ASH welcomes Budget proposals to tackle illicit tobacco, disappointed tobacco levy not finalised

Wednesday 18 March 2015

ASH welcomed the package of measures announced in today’s Budget to tackle illicit tobacco but was disappointed that detailed proposals for a levy on the tobacco industry were not included.

The expected tobacco duty rise of 2% above inflation has also been welcomed by ASH although the charity is concerned that the Chancellor has not done enough to close the gap between the rate of tax on manufactured and hand-rolled tobacco.
Amanda Sandford, Information Manager at ASH said:

“It’s disappointing that the tobacco levy was not included in the Budget although we welcome the opportunity to continue a dialogue with the Government on this important policy. The levy must be used to reduce the harm that smoking causes – to pay for Stop Smoking Services, for example. We will be working hard to persuade Government and politicians that simply using the levy to help reduce the deficit is not enough.”
Meanwhile ASH welcomes MP Paul Burstow’s 10 minute rule bill, to be tabled next week, when parliament will discuss how this type of model should be used to invest in tobacco control.

ASH also welcomed the announcement that the government will introduce a registration scheme for users and dealers of raw tobacco to reduce the risk of raw tobacco being diverted into the illegal market.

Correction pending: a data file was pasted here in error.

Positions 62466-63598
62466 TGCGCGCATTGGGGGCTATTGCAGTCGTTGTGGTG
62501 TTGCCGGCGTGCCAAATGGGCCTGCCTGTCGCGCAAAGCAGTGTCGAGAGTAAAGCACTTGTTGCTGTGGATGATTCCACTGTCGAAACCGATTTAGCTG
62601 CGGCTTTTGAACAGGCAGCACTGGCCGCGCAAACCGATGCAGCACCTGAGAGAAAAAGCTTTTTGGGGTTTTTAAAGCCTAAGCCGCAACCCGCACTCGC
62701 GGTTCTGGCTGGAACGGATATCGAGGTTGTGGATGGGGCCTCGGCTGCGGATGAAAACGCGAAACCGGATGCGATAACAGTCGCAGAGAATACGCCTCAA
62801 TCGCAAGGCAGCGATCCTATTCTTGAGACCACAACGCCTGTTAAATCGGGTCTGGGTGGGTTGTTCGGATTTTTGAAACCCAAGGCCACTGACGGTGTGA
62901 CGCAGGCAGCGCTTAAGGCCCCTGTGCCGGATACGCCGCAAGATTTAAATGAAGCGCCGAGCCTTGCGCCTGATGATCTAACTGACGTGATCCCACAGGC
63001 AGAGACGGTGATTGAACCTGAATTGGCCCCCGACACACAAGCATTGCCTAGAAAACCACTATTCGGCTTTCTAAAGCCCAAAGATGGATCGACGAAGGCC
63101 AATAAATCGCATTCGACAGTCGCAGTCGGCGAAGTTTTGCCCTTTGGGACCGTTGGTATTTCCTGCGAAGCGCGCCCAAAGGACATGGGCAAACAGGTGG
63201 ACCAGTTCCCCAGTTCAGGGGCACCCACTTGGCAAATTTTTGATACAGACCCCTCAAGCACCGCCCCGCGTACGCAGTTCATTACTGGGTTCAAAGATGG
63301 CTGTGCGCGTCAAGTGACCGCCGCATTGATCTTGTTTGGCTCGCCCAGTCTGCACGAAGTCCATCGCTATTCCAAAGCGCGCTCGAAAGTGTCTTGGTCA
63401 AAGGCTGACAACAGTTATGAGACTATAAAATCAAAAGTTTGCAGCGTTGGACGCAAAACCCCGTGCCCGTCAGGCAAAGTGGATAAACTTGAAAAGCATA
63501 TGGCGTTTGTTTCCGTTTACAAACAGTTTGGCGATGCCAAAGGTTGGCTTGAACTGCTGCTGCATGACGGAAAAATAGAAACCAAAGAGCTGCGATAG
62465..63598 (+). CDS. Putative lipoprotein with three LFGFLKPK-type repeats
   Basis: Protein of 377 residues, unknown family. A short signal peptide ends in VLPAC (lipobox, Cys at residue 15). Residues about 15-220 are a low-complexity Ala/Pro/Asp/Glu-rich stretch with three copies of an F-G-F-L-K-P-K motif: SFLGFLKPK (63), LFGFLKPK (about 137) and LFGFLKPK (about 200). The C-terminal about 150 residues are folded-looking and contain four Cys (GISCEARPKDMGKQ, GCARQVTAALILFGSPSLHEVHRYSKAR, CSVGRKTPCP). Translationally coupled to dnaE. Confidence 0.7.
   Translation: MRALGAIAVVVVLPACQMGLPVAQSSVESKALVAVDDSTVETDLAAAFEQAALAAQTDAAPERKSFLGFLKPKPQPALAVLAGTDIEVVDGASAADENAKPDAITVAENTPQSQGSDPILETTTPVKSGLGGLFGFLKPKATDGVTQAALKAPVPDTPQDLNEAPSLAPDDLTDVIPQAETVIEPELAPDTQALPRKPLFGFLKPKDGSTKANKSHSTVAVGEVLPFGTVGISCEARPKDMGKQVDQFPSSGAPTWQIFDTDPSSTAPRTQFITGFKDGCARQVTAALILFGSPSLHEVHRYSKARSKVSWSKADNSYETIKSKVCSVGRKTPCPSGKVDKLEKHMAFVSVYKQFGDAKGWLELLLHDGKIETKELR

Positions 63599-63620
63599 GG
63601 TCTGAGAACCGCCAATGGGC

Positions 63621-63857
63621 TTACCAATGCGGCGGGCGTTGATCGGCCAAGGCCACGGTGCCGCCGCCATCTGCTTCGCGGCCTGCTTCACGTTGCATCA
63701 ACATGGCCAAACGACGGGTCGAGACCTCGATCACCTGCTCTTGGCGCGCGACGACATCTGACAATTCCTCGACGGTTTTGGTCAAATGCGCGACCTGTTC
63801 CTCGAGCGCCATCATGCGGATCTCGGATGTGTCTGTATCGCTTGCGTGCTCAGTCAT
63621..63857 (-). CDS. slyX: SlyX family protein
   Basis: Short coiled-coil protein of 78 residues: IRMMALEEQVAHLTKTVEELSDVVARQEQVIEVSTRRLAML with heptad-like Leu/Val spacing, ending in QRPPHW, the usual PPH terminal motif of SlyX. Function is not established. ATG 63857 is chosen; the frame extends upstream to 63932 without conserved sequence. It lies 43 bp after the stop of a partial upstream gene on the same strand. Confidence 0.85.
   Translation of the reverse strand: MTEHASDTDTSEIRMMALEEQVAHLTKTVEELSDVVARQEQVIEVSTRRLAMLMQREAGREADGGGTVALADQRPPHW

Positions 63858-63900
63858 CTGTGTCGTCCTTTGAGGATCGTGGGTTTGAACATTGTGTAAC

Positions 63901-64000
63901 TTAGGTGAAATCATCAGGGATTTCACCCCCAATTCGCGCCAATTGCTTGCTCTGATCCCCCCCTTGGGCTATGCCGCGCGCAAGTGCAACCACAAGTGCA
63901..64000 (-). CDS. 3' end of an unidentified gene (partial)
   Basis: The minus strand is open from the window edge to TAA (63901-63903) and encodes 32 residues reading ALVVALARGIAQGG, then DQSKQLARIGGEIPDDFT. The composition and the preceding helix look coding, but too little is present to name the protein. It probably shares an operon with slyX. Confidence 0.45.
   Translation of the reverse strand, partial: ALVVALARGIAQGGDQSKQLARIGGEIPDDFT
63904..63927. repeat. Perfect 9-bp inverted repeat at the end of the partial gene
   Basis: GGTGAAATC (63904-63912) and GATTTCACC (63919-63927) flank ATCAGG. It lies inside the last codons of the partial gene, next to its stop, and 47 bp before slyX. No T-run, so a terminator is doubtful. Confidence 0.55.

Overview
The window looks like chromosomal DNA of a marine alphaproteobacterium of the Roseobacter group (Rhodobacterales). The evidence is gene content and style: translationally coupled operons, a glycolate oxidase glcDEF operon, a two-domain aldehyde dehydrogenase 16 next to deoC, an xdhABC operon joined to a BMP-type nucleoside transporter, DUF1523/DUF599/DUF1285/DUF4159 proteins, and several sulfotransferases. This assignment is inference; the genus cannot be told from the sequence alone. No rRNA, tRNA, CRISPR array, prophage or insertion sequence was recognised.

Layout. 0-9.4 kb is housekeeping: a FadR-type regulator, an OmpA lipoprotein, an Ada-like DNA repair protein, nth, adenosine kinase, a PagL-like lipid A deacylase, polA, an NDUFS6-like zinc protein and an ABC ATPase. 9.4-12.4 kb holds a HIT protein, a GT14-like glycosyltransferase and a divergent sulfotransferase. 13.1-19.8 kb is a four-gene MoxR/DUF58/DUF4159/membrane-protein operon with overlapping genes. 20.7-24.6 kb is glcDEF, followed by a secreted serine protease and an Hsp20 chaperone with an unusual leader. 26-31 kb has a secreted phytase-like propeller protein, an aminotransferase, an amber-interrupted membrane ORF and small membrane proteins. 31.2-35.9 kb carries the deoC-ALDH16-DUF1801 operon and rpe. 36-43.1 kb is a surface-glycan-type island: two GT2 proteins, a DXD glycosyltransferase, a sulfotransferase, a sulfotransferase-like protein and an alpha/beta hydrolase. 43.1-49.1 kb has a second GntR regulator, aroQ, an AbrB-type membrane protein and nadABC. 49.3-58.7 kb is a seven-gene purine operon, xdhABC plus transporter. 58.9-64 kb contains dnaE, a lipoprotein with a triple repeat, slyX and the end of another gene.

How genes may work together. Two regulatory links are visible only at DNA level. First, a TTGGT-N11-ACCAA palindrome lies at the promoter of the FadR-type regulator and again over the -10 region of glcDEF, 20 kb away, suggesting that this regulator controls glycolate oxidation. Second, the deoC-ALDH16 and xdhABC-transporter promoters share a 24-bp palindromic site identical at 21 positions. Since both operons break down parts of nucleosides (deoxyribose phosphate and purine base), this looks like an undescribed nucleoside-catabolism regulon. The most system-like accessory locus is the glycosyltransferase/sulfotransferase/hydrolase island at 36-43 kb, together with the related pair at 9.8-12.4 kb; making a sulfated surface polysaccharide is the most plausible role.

[1] A submission to the Treasury in advance of the Budget by ASH and the UK Centre for Tobacco Control Studies (UKCTCS), endorsed by 64 health organisations, had recommended the introduction of a tobacco levy; a minimum consumption tax; and a registration scheme to improve controls on raw tobacco, in response to a series of HMRC consultations.
The submission is available at:

[2] A consultation on a tobacco levy was announced by Chancellor George Osborne in the 2014 Autumn Statement. The Labour Opposition has also announced its support for a levy. But neither the Government nor Opposition has promised to spend the money on paying for tobacco control measures around the country, although they are highly cost effective and essential if the NHS is to achieve its aim of closing a forecast £30 billion funding gap through public health and prevention action.

The levy should be based on sales data, which the tobacco industry would be required to publish at local, regional and national level. If any of the levy is passed on to consumers in the form of higher prices, this will have some public health benefits, since price increases are known to be the single most effective policy lever in reducing smoking prevalence. However, the benefits to public health will only be fully realised if the proceeds of the levy are used to fund tobacco control action to increase quit rates beyond what might be expected as a result of price rises.

Action on Smoking and Health is a health charity working to eliminate the harm caused by tobacco use. For more information see:
ASH receives core funding from Cancer Research UK and the British Heart Foundation.